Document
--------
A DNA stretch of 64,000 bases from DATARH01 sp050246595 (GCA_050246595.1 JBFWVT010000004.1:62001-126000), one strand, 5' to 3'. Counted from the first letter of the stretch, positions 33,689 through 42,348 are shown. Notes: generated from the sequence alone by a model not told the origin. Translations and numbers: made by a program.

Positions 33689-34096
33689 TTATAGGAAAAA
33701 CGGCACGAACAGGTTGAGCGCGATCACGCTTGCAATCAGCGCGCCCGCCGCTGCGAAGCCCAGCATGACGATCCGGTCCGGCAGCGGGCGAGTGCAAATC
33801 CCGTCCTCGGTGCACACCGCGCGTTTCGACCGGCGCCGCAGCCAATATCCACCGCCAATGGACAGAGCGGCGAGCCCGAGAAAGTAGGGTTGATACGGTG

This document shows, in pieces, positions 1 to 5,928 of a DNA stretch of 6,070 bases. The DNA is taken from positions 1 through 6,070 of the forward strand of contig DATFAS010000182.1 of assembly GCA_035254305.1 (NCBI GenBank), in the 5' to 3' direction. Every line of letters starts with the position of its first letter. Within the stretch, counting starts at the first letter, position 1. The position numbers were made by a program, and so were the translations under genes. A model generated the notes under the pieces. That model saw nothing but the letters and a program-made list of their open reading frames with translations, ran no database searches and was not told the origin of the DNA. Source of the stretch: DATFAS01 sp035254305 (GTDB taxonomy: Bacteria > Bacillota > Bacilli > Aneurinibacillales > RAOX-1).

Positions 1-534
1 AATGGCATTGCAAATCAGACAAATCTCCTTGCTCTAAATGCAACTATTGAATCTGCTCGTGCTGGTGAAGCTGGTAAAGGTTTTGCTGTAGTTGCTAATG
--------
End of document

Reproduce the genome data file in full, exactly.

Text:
A DNA stretch of 64,000 bases from DATARH01 sp050246595 (GCA_050246595.1 JBFWVT010000004.1:62001-126000), one strand, 5' to 3'. Counted from the first letter of the stretch, positions 33,689 through 42,348 are shown. Notes: generated from the sequence alone by a model not told the origin. Translations and numbers: made by a program.

Positions 33689-34096
33689 TTATAGGAAAAA
33701 CGGCACGAACAGGTTGAGCGCGATCACGCTTGCAATCAGCGCGCCCGCCGCTGCGAAGCCCAGCATGACGATCCGGTCCGGCAGCGGGCGAGTGCAAATC
33801 CCGTCCTCGGTGCACACCGCGCGTTTCGACCGGCGCCGCAGCCAATATCCACCGCCAATGGACAGAGCGGCGAGCCCGAGAAAGTAGGGTTGATACGGTG

This document shows, in pieces, positions 1 to 5,928 of a DNA stretch of 6,070 bases. The DNA is taken from positions 1 through 6,070 of the forward strand of contig DATFAS010000182.1 of assembly GCA_035254305.1 (NCBI GenBank), in the 5' to 3' direction. Every line of letters starts with the position of its first letter. Within the stretch, counting starts at the first letter, position 1. The position numbers were made by a program, and so were the translations under genes. A model generated the notes under the pieces. That model saw nothing but the letters and a program-made list of their open reading frames with translations, ran no database searches and was not told the origin of the DNA. Source of the stretch: DATFAS01 sp035254305 (GTDB taxonomy: Bacteria > Bacillota > Bacilli > Aneurinibacillales > RAOX-1).

Positions 1-534
1 AATGGCATTGCAAATCAGACAAATCTCCTTGCTCTAAATGCAACTATTGAATCTGCTCGTGCTGGTGAAGCTGGTAAAGGTTTTGCTGTAGTTGCTAATG